Depa Shree Niraula’s second venture as a director, like the first ‘Chhakka Panja’, takes up the issue of the brain drain caused by youth going abroad. While the characters in the first movie strived to go to the Middle East to earn a living, the youngsters in the second one are looking to build stable lives in Australia.
Although the makers establish that the storyline of the sequel has nothing to do with the first one, one can’t help but draw parallels because of the overlapping theme and trajectories of the two movies. The main cast remains mostly unchanged with just a few new faces added to the franchise.
‘Chhakka Panja 2’ introduces viewers to three friends in an unidentified village: Prajwol (Swaroop Dhakal), Saraswati (Jitu Nepal) and Gaurav (Gaurav Pahari), each with their own dreams and aspirations. Gaurav has returned to the village from the US to get married, Prajwol dreams of going to Australia to earn money and Saraswati wants to become a government officer so he can get married to the girl he likes. While Gaurav returns to the States after overhearing a conversation between his soon-to-be wife and her lover, the two other friends make their way to Kathmandu to fulfil their dreams.
In the capital, Prajwol and Saraswati meet a pair of friends: Akansha (Swastima Khadka) and Brinda (Barsha Raut). Akansha wants to go to Australia to study but is held back after getting low scores in the IELTS. With the help of Consultancy mama (Kedar Ghimire), Akansha and Prajwol enter into a paper marriage. What follows is a dragging plot and lukewarm acting.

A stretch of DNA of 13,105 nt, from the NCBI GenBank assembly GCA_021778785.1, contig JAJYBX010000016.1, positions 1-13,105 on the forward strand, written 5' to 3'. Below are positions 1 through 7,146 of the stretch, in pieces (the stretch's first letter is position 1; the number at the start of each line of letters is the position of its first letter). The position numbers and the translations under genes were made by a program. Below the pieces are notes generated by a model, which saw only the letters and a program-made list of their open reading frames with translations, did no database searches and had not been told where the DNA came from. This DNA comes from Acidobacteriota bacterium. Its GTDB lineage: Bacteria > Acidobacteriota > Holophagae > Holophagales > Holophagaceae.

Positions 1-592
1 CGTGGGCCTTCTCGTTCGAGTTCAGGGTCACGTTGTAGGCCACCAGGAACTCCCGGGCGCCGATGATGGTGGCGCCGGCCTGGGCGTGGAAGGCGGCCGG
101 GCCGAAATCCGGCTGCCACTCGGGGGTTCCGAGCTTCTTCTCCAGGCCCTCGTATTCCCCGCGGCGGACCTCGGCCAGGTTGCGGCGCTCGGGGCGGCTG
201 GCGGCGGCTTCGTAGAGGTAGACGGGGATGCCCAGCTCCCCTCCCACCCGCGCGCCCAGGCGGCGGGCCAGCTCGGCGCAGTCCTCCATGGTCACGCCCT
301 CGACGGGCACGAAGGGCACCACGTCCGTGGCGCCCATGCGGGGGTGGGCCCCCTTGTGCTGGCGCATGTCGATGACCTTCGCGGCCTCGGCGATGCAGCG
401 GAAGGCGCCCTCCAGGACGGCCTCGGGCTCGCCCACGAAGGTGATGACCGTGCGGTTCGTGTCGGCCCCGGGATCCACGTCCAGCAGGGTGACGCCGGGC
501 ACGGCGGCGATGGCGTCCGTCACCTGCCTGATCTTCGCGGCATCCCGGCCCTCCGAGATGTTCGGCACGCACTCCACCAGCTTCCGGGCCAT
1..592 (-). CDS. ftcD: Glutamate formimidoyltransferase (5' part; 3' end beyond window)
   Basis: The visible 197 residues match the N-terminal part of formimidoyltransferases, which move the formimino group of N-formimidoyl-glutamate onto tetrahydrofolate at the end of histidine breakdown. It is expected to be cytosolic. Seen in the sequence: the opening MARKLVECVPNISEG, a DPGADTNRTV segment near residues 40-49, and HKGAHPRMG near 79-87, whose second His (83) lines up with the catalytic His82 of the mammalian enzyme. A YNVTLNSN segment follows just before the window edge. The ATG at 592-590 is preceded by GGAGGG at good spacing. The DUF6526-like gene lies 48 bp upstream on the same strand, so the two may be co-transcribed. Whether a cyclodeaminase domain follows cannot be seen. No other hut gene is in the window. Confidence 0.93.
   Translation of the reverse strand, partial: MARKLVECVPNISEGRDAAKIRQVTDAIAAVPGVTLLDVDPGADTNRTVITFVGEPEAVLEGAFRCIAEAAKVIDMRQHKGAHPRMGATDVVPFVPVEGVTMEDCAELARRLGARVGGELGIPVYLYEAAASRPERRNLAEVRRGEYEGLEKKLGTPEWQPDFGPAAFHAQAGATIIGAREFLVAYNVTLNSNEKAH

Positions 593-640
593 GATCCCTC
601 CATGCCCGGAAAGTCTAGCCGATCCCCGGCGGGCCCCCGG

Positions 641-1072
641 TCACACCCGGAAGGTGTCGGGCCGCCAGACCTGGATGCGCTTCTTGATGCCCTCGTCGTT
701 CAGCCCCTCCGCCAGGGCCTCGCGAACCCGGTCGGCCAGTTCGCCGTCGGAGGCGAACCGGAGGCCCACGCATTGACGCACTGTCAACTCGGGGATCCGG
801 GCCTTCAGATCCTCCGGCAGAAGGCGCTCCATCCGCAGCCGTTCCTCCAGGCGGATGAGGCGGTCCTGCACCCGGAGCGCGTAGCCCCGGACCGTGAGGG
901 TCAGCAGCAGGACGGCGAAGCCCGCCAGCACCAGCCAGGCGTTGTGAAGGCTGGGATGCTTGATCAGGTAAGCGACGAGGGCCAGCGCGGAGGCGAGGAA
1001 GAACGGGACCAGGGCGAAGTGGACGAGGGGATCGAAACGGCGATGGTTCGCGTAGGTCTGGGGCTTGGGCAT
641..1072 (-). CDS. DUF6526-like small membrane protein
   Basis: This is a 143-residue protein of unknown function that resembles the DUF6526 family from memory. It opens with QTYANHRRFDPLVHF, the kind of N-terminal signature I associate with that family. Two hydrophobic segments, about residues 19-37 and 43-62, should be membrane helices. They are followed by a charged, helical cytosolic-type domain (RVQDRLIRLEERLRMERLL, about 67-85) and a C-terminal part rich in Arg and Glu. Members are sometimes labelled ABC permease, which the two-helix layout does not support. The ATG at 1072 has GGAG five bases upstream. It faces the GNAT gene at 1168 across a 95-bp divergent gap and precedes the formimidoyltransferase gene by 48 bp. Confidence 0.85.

The first half of the movie survives on over-the-top one liners that keep the audience sufficiently entertained, but the film loses its way completely in the second half. Watching Priyanka Karki play the mother of a 20-year-old is cringe worthy. Her character often comes off as preachy, embarking on long rants about why youngsters should opt out of going abroad. But throughout the entire movie, the makers fail to establish why she is so against the idea. Neither the long recap of her life before she got married nor her confrontations with her daughter give the audience any clue.
Watching the movie, one can’t help but think that the makers bit off more than they could chew with this one. A tighter script and more attention to character development would have assured a better watch. The only saving grace for ‘Chhakka Panja 2’ is its cinematography, which beautifully captures the settings throughout the film.
All in all much like the first one, ‘Chhakka Panja 2’ is a collection of tried and tested jokes that are no longer funny.